The Texas Supreme Court recently issued an opinion in the medical malpractice case of Virlar v. Puente, a case involving a brain damage injury caused by a failure to properly manage the nutrition in a patient who had undergone gastric bypass. A couple major issues were presented to the court. One was whether a large settlement with the patient's family member should be credited to the defendants at trial, and whether the trial court was required to order periodic payments of future medical expenses as part of the judgment.
On the first issue, the court held that the settlement would be credited to the defendants at trial because in this particular case, there was no violation of the Texas' Open Courts Provision: "Because the application of Chapter 33 gives Puente a greater recovery than she would have obtained under the common law, she has not lost a common-law remedy. Thus, we need not address in this case whether or to what extent a reduction in an award of common-law damages due to statutory settlement credits would amount to withdrawal of a common-law remedy [and thus implicting the Open Courts Provision of the Texas Constitution]." It appears then that a challenge under the Open Courts Provision would exist if the damages resulting from application of Texas CPRC Chapter 33 would leave a lesser award of common-law damages to the claimant.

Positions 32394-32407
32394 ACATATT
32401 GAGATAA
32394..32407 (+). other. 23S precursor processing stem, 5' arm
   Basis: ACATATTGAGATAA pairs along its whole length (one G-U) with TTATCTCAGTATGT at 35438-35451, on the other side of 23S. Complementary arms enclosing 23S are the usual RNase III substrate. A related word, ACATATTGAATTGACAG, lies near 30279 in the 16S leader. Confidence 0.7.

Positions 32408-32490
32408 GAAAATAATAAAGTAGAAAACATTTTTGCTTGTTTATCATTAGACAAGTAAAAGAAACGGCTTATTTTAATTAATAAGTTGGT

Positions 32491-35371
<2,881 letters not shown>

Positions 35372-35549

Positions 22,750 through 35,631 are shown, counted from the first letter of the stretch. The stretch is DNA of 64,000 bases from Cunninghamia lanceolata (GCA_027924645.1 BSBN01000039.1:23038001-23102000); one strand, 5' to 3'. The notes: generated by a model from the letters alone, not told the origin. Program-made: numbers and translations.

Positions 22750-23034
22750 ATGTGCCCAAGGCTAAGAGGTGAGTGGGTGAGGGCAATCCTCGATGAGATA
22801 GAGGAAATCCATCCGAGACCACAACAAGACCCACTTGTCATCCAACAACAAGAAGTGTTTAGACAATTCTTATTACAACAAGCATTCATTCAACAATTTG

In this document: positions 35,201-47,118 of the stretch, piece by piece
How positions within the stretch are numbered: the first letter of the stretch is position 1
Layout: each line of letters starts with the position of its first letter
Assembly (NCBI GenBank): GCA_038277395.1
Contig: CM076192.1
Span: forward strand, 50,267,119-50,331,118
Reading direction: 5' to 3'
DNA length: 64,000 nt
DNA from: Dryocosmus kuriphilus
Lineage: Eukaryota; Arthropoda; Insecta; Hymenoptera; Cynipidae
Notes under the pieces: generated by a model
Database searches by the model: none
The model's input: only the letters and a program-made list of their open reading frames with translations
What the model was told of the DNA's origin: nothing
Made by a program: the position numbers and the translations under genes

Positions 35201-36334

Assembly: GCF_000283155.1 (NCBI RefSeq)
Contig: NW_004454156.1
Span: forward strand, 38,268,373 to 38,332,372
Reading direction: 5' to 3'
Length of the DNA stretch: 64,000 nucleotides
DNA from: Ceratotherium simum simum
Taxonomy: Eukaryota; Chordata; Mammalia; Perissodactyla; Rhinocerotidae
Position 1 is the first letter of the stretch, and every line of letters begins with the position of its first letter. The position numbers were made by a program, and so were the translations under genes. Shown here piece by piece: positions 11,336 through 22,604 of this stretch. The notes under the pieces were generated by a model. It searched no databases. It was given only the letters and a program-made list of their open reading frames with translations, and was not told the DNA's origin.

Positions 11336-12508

On the second issue, the court ruled that Chapter 74 requirements for periodic payments of future medical expenses allows the trial court to receive additional evidence to support the request for that, which the trial court did. However, the trial court awarded no future periodic payments but opted for a lump sum payment only. The case was remanded so the trial court could craft a future periodic payments schedule consistent with the guidelines described in the opinion.
Read the entire opinion by clicking here.
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